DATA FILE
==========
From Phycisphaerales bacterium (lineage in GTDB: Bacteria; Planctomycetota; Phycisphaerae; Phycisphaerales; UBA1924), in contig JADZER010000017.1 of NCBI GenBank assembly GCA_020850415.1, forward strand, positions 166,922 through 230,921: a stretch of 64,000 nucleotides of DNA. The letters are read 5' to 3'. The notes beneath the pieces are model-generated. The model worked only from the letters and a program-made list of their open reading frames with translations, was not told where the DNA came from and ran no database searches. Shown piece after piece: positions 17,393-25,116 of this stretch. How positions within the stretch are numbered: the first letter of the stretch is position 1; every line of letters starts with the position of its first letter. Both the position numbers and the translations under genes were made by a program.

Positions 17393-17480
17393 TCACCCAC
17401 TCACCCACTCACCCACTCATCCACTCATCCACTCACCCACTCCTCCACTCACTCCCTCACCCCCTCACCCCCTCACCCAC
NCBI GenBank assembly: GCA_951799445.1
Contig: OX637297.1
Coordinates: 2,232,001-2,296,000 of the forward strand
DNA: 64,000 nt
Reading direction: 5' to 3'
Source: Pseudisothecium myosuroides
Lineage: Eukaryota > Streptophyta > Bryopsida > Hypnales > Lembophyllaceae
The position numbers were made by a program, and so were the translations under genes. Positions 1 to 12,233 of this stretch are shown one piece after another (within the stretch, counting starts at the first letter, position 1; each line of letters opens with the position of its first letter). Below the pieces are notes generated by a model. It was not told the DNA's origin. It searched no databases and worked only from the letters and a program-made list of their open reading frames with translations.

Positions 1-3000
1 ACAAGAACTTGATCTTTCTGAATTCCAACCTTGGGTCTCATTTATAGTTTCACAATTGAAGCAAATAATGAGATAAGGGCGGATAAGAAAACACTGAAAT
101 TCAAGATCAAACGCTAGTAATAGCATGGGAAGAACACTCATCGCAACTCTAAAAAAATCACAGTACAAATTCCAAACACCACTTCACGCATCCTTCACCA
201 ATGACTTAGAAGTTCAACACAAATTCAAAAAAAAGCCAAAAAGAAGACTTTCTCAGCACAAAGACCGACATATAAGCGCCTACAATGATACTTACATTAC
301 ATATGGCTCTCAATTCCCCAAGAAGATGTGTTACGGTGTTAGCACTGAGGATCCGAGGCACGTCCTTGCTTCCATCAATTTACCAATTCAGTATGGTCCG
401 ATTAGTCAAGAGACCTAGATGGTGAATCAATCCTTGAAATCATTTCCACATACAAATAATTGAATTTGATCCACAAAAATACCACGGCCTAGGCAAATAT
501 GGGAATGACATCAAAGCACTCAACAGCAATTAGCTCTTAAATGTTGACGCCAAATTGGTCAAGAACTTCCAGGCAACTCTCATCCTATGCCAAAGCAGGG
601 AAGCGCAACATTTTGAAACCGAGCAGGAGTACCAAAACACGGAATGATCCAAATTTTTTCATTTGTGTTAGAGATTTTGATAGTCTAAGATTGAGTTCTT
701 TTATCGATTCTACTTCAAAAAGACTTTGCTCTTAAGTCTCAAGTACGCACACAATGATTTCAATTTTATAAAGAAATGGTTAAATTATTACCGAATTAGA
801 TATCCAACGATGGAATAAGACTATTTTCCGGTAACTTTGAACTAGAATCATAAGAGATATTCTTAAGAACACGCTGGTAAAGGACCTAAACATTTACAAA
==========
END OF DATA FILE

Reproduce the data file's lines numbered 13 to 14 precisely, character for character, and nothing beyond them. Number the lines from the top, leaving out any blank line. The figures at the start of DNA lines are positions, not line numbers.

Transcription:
Positions 1-3000
1 ACAAGAACTTGATCTTTCTGAATTCCAACCTTGGGTCTCATTTATAGTTTCACAATTGAAGCAAATAATGAGATAAGGGCGGATAAGAAAACACTGAAAT